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Letter: The truth about reconciliation

by Peggy Taillon, The Ottawa Citizen

Re: Beatings, rapes a reality for children at residential schools, June 2.

Justice Murray Sinclair
Commission chairman Justice Murray Sinclair speaks at the Truth and Reconciliation Commission in Ottawa on Tuesday, June 2, 2015 in Ottawa.
Adrian Wyld / The Canadian Press

Imagine living in a small, remote village in the Far North of our vast country. You live off the land, work and share with your neighbours and families.

Suddenly one day, strangers appear. They speak an entirely different language, look very different, wear different clothes. They believe they hold authority over you. Without warning, without any attempt at translation, explanation, they systematically remove your children from the village, from your family.

You don’t know where they have been taken, when or if you will ever see them again. After months of grieving, much time passes and then suddenly, some of the children return. Others it seems, are missing, without explanation; families never hear of their whereabouts.

The children look different, their clothes, their hair are different. They speak a new language, but more than that they seem changed, as though their souls have been tampered with. They are sullen, fearful. Some tell you stories that are horrific, of beatings, forced sexual acts, punishment for not conforming to the regimented life they were forced to live, learning a new language reading books, prayers. They were told they needed to be cleansed, fixed, that they were lucky to be “saved” from a life as a “savage.”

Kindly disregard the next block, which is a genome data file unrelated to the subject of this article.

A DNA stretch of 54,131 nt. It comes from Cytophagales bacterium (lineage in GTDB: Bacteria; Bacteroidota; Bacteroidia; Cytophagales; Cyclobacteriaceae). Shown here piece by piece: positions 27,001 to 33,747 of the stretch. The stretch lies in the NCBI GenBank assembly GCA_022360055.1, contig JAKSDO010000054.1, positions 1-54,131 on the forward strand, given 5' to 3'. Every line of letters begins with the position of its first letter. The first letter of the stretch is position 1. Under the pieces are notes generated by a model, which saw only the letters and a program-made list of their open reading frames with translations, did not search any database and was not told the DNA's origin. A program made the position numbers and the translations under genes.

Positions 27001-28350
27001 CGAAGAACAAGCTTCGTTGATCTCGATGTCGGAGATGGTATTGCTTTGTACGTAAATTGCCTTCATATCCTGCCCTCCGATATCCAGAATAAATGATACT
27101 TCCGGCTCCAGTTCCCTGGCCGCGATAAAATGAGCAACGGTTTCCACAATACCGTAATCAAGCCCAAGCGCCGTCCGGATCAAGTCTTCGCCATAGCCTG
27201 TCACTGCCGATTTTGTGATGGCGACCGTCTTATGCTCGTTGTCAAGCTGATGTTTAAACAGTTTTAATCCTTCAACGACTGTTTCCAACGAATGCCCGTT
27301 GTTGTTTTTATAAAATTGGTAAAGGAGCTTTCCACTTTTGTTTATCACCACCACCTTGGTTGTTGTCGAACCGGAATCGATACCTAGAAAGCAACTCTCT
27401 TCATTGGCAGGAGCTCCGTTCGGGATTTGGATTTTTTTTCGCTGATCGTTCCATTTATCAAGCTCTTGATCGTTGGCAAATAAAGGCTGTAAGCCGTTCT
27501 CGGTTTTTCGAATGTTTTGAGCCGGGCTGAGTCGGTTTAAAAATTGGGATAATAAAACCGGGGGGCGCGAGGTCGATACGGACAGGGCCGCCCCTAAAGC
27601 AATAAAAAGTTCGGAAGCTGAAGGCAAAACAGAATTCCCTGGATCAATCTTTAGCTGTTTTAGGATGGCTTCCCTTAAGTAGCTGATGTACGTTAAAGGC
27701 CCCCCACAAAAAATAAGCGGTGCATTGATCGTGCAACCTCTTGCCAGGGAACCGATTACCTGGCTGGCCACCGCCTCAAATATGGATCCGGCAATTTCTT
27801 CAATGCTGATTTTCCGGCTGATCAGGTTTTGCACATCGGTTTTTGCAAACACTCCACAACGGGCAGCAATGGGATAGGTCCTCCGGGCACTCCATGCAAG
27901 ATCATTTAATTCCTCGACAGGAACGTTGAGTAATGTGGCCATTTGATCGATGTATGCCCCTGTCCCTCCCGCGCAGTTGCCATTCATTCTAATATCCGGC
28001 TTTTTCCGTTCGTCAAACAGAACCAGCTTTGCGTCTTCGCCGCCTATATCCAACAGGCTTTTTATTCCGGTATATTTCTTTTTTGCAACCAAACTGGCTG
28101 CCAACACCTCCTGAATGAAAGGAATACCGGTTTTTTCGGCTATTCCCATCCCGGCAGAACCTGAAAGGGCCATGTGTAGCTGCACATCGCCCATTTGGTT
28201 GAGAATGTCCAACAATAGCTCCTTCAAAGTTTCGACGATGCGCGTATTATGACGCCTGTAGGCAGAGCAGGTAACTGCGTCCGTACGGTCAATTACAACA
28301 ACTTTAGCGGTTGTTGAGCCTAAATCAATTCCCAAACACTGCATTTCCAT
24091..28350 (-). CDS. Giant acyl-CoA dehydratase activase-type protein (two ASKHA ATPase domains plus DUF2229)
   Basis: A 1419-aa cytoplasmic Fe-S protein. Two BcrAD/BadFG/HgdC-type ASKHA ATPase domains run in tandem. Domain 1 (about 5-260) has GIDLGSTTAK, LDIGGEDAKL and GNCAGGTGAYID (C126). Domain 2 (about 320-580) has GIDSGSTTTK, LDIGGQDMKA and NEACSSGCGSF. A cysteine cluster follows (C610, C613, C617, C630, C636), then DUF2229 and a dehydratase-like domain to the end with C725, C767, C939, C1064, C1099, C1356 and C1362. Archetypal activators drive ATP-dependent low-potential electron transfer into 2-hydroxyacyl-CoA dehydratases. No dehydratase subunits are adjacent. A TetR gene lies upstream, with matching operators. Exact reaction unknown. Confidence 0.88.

That is our story, our heritage as a country. You don’t have to be a survivor to understand how wrong this was and how traumatizing it remains to survivors today.

Reconciliation is defined in the Oxford Dictionary as “restoring relations with family.” Reconciliation happens when two parties engage, listen, learn and share.

Sadly most non-aboriginal Canadians have not been engaged and in some cases are wholly unaware that this process has been unfolding for the past six years.

Sadly most of us do not understand how we all must face our biases, misperceptions and yes, even racism toward our First Nations, Métis and Inuit in this country. Until we do, true reconciliation will remain out of reach.


Peggy Taillon, Ottawa, President and CEO, Canadian Council on Social Development and the HERA Mission of Canada

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